“Every county and state has a slightly different plan, so it’s hard to say there’s one size fits all solutions that people can just grab off the shelf,” Lee said. “But we can say if you haven’t thought about this, you probably should.”

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A high-profile health care venture backed by Amazon will shut down next month. 

Haven, which was created two years ago by the e-commerce giant, JPMorgan Chase and Berkshire Hathaway, announced the shut down in a brief online statement, Jay Greene reports. Haven aimed to address rising health care costs and improve patient outcomes, and its closure is a sharp departure from the early ambition and excitement surrounding the initiative. 

“Moving forward, Amazon, Berkshire Hathaway, and JPMorgan Chase & Co. will leverage these insights and continue to collaborate informally to design programs tailored to address the specific needs of their own employee populations,” Haven wrote. “Haven will end its independent operations at the end of February 2021. The company had 57 employees. (Amazon CEO Jeff Bezos owns The Washington Post).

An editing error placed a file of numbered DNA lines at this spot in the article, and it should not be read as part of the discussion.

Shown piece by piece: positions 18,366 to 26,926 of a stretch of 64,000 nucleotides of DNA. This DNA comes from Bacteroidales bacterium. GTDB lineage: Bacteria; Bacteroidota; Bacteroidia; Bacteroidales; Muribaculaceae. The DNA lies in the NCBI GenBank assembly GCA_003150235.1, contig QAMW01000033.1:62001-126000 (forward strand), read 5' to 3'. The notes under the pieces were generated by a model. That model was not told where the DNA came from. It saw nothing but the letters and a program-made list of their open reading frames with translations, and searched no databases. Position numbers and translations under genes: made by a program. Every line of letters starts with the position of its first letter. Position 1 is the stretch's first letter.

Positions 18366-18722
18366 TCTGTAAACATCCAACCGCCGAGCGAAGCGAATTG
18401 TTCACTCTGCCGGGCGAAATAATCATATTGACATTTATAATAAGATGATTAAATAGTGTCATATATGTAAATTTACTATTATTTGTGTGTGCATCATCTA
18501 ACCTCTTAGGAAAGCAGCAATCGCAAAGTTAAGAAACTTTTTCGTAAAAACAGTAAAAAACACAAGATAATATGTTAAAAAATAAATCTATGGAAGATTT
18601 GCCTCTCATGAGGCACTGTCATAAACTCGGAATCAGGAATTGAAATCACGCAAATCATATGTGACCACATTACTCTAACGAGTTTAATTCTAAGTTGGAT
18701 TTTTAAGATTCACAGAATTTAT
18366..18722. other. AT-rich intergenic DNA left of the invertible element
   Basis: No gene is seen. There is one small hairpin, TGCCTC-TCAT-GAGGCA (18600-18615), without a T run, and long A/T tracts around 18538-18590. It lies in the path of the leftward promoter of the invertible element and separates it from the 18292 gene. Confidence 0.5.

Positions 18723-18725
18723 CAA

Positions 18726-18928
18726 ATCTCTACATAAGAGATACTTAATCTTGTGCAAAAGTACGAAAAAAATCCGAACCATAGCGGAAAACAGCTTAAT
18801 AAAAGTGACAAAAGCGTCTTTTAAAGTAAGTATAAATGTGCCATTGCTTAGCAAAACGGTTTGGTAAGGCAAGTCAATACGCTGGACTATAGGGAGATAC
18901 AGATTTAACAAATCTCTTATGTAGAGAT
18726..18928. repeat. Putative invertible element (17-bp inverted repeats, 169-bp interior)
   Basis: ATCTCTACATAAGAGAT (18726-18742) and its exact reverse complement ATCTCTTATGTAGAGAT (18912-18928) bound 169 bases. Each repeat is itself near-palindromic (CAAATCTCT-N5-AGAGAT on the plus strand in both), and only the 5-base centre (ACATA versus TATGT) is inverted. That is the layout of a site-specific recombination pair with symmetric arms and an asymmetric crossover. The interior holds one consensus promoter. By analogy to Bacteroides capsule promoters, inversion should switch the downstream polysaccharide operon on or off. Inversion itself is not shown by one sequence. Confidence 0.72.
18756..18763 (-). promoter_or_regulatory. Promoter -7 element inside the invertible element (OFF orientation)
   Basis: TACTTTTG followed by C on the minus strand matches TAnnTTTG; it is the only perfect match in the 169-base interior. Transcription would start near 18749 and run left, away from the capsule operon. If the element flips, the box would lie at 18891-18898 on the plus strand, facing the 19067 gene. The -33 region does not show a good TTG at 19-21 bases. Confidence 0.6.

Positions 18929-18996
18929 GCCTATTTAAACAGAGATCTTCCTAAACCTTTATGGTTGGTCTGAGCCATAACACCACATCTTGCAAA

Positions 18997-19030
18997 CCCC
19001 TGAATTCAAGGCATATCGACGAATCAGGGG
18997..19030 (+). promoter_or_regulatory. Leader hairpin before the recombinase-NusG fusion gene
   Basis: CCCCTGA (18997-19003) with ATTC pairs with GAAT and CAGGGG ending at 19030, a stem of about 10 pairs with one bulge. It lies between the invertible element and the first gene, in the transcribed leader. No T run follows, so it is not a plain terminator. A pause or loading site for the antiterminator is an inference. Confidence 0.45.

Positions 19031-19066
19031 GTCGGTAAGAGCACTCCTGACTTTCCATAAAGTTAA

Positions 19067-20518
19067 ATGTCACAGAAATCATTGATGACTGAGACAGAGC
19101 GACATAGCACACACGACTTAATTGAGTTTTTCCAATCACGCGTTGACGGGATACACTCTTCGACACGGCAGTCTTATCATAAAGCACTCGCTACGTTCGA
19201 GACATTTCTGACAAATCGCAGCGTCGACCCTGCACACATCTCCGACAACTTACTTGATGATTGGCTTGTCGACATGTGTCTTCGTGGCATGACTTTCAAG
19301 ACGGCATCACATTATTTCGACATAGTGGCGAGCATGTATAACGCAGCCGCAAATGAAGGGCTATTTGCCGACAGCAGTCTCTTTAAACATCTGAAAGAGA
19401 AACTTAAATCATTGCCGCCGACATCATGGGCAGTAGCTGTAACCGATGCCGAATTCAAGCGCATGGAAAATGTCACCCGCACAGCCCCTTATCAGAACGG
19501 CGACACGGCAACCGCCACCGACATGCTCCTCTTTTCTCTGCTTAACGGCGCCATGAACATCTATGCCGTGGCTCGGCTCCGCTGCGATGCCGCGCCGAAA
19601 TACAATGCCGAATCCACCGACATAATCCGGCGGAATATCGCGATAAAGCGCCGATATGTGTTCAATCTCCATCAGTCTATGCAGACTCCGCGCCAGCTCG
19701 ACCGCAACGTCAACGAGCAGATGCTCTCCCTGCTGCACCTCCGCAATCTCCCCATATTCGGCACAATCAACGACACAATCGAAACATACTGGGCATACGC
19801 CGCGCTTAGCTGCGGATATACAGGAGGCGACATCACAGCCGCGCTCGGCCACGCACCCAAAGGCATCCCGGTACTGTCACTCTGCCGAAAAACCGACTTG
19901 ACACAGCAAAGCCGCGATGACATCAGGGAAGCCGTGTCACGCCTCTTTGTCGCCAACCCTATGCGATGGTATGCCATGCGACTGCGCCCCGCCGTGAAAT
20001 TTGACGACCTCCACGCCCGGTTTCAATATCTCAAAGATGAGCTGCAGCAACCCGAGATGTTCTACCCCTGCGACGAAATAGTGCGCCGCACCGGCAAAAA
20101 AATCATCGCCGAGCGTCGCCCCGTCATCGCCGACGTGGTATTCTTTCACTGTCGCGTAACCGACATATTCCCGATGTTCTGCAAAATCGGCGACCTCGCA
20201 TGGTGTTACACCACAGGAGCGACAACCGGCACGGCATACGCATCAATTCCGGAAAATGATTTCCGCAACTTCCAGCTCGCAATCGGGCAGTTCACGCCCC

Despite the shutdown, expect Amazon to continue to have a strong presence in health care. The company in November unveiled the Amazon Pharmacy, and it has acquired companies in the health care space such as PillPack.

Tech executives were among the nearly 200 CEOs who urged Congress to certify Biden's electoral victory. 

The co-founders of Lyft, WeWork chief executive Sandeep Mathrani and IAC chief executive Joey Levin were among the signatories of the letter. Sent by the Partnership for New York City, it called for a smooth transition of power as President Trump and some of his Republican allies continue to challenge the election results, the Wall Street Journal's Emily Glazer reports. 

“Attempts to thwart or delay this process run counter to the essential tenets of our democracy,” the letter said. “Our duly elected leaders deserve the respect and bipartisan support of all Americans at a moment when we are dealing with the worst health and economic crises in modern history.”

Executives from BlackRock, Deloitte, JetBlue Airways and Pfeizer also signed the letter, as at least 13 Republican senators are expected to vote against certifying the electoral college vote, according to my colleagues Kevin Uhrmacher and John Muyskens.